Monday, February 13, 2017

LAO hits Brown’s downbeat revenue projections again :: SI&A Cabinet Report :: The Essential Resource for Superintendents and the Cabinet

LAO hits Brown’s downbeat revenue projections again :: SI&A Cabinet Report :: The Essential Resource for Superintendents and the Cabinet:
LAO hits Brown’s downbeat revenue projections again



(Calif.) The non-partisan Legislative Analyst has once again expressed skepticism about Gov. Jerry Brown’s extremely conservative revenue forecasts.
In a detailed review of the administration’s K-12 budget plan, the LAO noted that economic conditions do not appear to support Brown’s assumption that fewer tax dollars will be collected this spring than estimates made last summer. As a result, the LAO said the Legislature should exhaust other options before agreeing to Brown’s plan to hold back a $859 million payment to schools from June to July.
The LAO is also concerned about an idea broached by the administration to send special education money directly to local educational agencies instead of the existing system where regional panels manage the funding.
Finally, the LAO is not supportive of the governor’s proposals to change preschool and transitional kindergarten, nor his ideas about the use of school construction bond money.
With the June 15 deadline for adopting a new budget looming on the horizon, the theme of the negotiations for the 2017-18 spending plan has been well established–that is, whether anyone in the Legislature will buy into Brown’s pessimistic take on the economy.
Based on the fact that all three of the state’s largest tax sources failed to meet estimates made last July, Brown’s January budget proposed providing about $733 million less in Proposition 98 funding than had been anticipated.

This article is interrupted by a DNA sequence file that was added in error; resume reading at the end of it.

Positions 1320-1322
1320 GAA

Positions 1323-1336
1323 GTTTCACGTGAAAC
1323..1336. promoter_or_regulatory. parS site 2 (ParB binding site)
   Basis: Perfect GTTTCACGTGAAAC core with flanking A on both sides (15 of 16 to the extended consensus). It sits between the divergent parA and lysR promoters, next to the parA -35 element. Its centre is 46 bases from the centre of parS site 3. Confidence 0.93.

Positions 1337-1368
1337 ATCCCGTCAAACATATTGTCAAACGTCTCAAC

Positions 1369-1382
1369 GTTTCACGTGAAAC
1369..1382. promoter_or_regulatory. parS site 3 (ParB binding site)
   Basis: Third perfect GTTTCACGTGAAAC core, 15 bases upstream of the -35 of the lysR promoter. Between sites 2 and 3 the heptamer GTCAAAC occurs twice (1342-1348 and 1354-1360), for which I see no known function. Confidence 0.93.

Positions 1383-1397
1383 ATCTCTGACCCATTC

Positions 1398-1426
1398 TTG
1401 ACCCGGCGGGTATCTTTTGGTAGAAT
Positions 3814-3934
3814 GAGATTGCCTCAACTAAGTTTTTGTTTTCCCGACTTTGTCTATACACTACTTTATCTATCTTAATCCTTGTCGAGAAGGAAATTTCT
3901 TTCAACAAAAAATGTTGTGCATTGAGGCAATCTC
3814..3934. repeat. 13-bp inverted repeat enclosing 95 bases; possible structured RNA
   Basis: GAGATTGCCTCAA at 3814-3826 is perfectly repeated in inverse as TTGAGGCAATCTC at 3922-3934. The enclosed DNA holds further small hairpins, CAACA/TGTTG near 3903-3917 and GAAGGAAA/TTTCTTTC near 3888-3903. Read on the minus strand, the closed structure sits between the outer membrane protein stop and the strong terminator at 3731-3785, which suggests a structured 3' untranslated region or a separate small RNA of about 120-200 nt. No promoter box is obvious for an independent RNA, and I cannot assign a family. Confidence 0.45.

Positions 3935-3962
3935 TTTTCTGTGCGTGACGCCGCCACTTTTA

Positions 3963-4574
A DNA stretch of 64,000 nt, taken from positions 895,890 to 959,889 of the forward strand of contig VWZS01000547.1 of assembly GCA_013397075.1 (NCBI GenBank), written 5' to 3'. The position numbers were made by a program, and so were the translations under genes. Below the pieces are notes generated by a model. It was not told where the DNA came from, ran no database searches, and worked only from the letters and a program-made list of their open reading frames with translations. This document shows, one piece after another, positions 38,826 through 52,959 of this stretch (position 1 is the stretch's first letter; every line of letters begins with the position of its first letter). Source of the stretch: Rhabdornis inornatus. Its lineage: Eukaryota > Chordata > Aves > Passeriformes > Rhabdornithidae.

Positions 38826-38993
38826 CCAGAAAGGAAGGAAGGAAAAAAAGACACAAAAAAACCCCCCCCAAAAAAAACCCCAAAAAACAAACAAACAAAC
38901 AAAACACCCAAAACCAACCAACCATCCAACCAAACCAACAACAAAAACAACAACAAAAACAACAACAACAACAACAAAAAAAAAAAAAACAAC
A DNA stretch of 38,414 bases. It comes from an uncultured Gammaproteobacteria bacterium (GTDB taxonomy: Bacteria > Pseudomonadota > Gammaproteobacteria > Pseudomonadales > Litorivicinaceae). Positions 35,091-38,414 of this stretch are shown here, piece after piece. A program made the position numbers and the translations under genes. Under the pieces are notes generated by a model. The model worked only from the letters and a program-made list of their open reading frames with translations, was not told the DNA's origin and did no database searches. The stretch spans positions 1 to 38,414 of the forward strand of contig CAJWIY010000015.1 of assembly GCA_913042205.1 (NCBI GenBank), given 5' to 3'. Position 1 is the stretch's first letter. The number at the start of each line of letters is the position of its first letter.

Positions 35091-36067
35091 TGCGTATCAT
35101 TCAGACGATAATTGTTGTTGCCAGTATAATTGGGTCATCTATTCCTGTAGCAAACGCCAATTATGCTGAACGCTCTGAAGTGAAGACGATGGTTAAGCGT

But there is some evidence that the drop in tax collections–especially for the unpredictable and volatile personal income tax–was only a delay.
That is, some savvy Wall Street investors living in California appear convinced that a tax reform package will eventually emerge from Congress in 2017 and thus, held off paying capital gains in December rather than sometime later this year when the rates might be lower.
Given the direction of the stock market since the November presidential election, the LAO, along with many observers, believe that when the governor gets ready to release his revised budget in May, the estimates made last July for how much the state will have to spend are likely to be a lot closer than the ones Brown forecast in January.
“As discussed in our recent Overview of the Governor’s Budget report, we believe the administration’s estimate of state revenue is low given its other economic assumptions,” the LAO said. “By May, General Fund revenue in 2017-18 could be significantly higher than assumed in January.”
Perhaps in response to the LAO’s optimism, Assembly Speaker Anthony Redon, D-Paramount, has already put into motion groundwork aimed at spending some of that additional money to improve services to early learners.
One of the governor’s other major education policy proposals contained in his budget calls for LAO hits Brown’s downbeat revenue projections again :: SI&A Cabinet Report :: The Essential Resource for Superintendents and the Cabinet:


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